February 19

  • Dean’s Conversation with Administrative Staff

    Don't Forget!

    Wednesday, February 21

    1 p.m.

    Three Parkway, Room 612  (NEW LOCATION)

    An Ice Cream Party follows:

    3 p.m.

    Three Parkway, Room 903

    February 19

  • DABDEI logo

    The Diversity Dilemma

    What Constitutes Diversity in the 21st Century?

    The significance of diversity has been expressed through the think pieces and research lamenting the lack of representation of various marginalized groups in media and positions of power. But what do we mean by diversity? What is the difference between representation and tokenism? How do we talk about diversity in a more meaningful way, beyond categorization and statistics? This panel seeks to address the significance of diversity, the discourse surrounding diversity, and the ways in which we can address issues of diversity in our respective fields and institutions.

    Watch our Video Invitation!

    Thursday, March 1, 2018 • 3:30 – 5 p.m.
    Sky View Room, 6th Floor, MacAlister Hall

    Free food!


    February 19

  • Kym Montgomery, DNP with her fitness class

    POUND Fitness Dates

    Parkway POUND Fitness Workout with Kym Montgomery

    March Dates

    • Thursday, March 1, 12:00 p.m.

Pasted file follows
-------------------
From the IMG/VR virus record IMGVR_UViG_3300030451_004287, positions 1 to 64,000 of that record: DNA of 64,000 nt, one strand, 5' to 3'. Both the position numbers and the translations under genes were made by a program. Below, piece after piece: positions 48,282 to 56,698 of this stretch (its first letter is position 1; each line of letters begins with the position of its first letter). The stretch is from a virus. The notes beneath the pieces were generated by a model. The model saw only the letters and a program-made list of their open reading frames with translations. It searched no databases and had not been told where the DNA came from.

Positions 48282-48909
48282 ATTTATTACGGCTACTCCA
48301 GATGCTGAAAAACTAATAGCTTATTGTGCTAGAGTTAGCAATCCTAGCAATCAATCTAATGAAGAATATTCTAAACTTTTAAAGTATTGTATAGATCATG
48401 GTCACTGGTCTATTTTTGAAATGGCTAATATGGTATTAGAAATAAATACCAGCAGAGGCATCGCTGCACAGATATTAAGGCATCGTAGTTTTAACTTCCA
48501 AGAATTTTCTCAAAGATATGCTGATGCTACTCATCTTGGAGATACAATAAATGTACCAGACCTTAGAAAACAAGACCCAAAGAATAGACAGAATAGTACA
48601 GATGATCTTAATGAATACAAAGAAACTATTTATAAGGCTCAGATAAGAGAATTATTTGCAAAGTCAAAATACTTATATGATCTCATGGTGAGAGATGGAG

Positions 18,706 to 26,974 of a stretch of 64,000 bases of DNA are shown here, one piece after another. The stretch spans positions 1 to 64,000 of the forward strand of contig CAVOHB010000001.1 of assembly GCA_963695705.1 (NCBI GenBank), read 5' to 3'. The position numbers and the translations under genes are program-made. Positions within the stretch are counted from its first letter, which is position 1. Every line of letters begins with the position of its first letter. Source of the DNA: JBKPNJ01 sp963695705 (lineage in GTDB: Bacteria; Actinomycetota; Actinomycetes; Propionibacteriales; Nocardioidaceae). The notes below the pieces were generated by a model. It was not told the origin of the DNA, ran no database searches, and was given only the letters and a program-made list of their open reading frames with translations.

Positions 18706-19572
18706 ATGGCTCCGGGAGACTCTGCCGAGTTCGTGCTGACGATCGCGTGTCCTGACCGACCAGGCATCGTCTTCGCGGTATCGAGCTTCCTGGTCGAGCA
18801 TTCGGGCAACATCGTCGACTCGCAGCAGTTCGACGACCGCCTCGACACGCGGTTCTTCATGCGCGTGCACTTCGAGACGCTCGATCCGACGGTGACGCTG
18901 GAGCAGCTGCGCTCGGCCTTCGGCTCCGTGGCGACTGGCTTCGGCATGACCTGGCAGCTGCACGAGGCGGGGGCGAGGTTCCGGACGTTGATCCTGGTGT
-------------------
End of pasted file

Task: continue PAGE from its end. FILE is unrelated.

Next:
• Tuesday, March 6, 4:00 p.m.
    • Thursday, March 8, 4:00 p.m. – MEN ONLY!!!
    • Tuesday, March 13, 4:00 p.m.
    • Tuesday, March 20, 12:00 p.m.


    Parkway Health and Wellness
    Three Parkway, 2nd Floor

    *This class is for faculty and staff.

    RSVP here

    February 19

  • 2017 BAYADA Award winners

    BAYADA Awards Application Deadline Approaching

    The application deadline is fast approaching for the BAYADA Awards for Technological Innovation in Healthcare Education and Practice. Healthcare educators and providers are invited to share the ways in which their innovative use of technology has led to better student or patient outcomes for an opportunity to win one of two $10,000 cash awards. Applications are due March 1, 2018.

    February 16

  • Loretta Jemmott, PhD, RN, FAAN, in exam room at the Community Wellness HUB

    CFIS Spring Speaker Series

    Family Intervention Science: Spring 2018 Speaker Series

    The Center for Family Intervention Science is excited to bring to the community a speaker series on family engagement and family-centered research and practice.


    “We’re Here Because We Care: Building Healthy Communities Together”
    Listening to the Voices of the Community and Responding…

    Presenter: Loretta Sweet Jemmott, PhD, RN, FAAN
    Vice President, Health and Health Equity; Professor, CNHP, Drexel University

    Thursday, February 22, 2018 • 12:00 – 1:00 p.m., Room 1090
    Sign-in at 11:50 • Live and Via Live Webinar

    Registration Required

    February 16

  • Creative Arts Therapy faculty featured in Greater Philadelphia Area Counseling Association Symposium